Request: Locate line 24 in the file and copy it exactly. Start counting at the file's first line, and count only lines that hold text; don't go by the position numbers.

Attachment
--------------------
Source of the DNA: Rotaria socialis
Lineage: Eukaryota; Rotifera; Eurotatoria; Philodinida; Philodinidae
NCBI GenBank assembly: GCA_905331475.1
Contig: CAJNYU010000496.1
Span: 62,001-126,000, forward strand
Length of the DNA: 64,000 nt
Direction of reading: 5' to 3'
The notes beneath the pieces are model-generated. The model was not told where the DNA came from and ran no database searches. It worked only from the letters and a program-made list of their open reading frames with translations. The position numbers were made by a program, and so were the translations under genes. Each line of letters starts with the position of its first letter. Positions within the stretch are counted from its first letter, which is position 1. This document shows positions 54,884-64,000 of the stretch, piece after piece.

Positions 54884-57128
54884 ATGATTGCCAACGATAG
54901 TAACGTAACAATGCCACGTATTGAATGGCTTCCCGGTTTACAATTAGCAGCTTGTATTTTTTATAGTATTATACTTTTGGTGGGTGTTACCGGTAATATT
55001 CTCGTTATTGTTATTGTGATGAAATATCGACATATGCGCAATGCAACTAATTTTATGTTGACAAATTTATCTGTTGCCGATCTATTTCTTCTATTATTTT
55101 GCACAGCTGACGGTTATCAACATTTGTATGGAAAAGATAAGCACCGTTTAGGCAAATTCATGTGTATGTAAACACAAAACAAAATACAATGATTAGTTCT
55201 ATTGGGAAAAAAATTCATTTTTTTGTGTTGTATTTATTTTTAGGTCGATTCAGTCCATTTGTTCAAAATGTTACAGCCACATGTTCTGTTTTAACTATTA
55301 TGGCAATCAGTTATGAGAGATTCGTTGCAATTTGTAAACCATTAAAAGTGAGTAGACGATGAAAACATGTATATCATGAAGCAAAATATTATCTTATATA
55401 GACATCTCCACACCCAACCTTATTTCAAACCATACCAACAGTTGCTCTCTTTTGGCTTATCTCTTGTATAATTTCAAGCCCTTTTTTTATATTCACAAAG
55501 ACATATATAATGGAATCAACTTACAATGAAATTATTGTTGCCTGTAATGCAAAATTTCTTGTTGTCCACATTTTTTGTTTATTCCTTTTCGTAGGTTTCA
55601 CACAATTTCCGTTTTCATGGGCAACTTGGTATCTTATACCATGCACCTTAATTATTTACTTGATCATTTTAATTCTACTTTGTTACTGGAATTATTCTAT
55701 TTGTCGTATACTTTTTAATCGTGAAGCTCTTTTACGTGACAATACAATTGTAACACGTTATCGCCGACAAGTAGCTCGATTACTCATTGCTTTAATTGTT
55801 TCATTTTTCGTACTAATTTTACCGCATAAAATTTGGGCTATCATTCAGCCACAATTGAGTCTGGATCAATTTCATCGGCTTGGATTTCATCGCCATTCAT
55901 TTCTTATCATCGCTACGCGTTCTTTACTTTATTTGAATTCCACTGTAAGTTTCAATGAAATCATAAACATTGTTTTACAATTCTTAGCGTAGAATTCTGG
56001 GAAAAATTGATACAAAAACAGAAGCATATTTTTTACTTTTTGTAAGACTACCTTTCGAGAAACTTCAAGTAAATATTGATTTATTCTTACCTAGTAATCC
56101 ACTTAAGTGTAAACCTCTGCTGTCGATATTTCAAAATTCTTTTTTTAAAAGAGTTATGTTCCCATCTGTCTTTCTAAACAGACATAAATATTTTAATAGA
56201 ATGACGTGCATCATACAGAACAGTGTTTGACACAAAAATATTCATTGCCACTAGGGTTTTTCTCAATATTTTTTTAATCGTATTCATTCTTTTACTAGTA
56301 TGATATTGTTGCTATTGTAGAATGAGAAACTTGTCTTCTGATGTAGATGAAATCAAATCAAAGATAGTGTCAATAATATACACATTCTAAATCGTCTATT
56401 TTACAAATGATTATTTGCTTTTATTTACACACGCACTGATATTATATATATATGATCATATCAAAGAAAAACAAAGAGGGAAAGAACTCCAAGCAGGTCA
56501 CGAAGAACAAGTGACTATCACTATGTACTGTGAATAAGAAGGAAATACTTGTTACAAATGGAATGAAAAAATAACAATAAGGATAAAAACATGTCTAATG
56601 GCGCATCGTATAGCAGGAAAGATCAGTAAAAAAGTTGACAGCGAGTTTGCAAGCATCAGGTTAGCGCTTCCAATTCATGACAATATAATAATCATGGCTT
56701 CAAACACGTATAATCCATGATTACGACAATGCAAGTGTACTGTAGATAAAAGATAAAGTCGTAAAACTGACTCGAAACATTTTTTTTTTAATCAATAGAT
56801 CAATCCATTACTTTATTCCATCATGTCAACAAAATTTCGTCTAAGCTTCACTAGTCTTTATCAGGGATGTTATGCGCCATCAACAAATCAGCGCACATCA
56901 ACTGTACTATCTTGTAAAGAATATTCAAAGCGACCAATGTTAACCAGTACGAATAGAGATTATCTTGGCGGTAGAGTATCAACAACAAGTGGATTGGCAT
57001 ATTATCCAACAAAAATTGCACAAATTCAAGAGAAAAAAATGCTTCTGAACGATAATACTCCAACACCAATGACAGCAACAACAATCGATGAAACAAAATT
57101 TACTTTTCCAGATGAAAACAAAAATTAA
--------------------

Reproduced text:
56201 ATGACGTGCATCATACAGAACAGTGTTTGACACAAAAATATTCATTGCCACTAGGGTTTTTCTCAATATTTTTTTAATCGTATTCATTCTTTTACTAGTA